A portrait of the artist as a pregnant teen, Micah Magee’s Petting Zoo is a sensitive study of a girl growing up and finding her way in Texas.
Lone Star Stateby Mark Wilshin
CAUTION: Here be spoilers
They say, when telling stories, write about what you know. And much like Trey Edward Shults’ story of family dysfunction Krisha, Micah Magee turns the camera on herself, telling her own story of an unwanted pregnancy that, at 17 and without her estranged parents’ consent for an abortion, seems likely to set the course of the rest of her life. Taking place in the Texas doldrums, Petting Zoo tells its story through its people and places, as Layla (Devon Keller) moves around the diners, roadhouses and parking lots of San Antonio from boyfriend Danny and friend Melanie to Uncle Doug, Grandma, new boyfriend Aaron and Aunt Jeanie. And with tender cinematography from Armin Dierolf as well as gentle, considered pacing, Petting Zoo charts Layla’s progress from chilling at Danny’s smoking den to the florals and laces of her grandmother’s house, until finally boarding a train for the bright lights of Austin and a new life at the University of Texas. With poetic imagery and a pervasive sense of profound but brave isolation, Micah Magee’s debut film makes a beautiful companion piece to Shults’ Krisha – low-key and intimate. And as a sensitive portrait of a pregnant teen, Petting Zoo is quietly haunting.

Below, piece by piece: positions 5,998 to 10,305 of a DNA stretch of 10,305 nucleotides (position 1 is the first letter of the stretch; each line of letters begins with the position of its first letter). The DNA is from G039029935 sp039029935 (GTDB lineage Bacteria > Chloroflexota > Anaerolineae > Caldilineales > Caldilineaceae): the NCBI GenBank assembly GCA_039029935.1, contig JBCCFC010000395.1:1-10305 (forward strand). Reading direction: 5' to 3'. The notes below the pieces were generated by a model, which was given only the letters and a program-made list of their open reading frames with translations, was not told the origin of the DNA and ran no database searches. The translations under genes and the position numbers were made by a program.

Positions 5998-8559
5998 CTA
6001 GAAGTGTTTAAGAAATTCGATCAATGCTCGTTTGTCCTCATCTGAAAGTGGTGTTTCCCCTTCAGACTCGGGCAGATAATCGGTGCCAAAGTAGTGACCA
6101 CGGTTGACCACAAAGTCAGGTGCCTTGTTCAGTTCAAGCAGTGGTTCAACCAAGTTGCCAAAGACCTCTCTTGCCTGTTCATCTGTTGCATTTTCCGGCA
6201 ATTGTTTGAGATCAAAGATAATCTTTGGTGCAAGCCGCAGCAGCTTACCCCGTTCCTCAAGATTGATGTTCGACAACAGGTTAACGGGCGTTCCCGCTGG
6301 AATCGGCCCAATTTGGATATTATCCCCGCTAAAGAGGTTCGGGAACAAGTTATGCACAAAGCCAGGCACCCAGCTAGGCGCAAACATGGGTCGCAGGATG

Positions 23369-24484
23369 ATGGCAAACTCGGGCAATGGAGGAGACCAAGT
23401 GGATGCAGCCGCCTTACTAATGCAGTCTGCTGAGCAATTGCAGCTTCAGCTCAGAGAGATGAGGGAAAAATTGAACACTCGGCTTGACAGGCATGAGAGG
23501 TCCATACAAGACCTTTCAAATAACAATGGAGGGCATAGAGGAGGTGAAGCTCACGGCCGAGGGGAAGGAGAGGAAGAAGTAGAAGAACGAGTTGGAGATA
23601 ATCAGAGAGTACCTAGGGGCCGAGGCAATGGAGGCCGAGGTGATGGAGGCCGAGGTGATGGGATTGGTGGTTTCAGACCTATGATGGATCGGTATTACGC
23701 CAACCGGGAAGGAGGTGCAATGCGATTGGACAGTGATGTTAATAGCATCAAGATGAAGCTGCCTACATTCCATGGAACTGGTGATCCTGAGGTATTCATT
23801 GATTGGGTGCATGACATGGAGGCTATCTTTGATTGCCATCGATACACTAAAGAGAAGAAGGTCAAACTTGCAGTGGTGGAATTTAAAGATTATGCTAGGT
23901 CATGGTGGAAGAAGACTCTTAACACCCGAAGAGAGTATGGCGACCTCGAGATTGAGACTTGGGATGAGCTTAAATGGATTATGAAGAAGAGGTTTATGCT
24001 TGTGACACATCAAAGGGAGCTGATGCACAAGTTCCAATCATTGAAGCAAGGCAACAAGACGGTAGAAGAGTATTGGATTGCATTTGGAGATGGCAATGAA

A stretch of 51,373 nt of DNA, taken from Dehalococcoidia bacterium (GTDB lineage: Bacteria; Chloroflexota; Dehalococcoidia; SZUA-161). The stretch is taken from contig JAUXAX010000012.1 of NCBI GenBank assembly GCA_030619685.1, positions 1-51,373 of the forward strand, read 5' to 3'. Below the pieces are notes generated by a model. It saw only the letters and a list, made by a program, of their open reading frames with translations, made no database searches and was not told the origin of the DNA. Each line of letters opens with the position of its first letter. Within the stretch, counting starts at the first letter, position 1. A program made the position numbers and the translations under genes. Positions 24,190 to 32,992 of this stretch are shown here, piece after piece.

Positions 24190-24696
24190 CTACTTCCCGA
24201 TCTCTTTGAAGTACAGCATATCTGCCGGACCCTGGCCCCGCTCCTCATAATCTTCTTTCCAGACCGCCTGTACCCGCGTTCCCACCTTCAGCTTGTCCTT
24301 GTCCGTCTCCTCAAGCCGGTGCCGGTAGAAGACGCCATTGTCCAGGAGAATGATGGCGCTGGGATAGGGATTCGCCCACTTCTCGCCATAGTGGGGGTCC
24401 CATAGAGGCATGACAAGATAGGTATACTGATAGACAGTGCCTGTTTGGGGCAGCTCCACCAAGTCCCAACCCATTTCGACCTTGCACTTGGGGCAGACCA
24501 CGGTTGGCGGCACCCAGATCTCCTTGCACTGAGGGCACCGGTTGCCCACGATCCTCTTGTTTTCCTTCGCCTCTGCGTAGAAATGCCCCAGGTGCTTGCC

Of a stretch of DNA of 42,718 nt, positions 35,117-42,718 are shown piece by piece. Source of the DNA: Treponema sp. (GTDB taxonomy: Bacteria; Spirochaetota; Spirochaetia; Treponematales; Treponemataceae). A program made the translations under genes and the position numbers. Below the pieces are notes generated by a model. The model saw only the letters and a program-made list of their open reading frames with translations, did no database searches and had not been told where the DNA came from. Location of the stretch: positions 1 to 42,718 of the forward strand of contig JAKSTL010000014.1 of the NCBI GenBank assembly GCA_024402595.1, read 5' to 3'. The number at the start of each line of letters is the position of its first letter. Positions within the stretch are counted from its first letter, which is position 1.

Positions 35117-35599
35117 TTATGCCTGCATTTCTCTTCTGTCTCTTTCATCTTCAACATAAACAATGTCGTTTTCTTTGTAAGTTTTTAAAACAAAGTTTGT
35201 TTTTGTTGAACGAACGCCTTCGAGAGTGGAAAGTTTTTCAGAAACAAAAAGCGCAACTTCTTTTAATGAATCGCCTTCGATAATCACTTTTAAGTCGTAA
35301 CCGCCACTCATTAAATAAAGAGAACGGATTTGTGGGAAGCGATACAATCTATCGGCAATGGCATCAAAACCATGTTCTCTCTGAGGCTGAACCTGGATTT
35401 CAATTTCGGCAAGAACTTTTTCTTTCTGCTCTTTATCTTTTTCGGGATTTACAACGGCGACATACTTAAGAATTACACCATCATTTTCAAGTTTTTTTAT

Petting Zoo is now available in the UK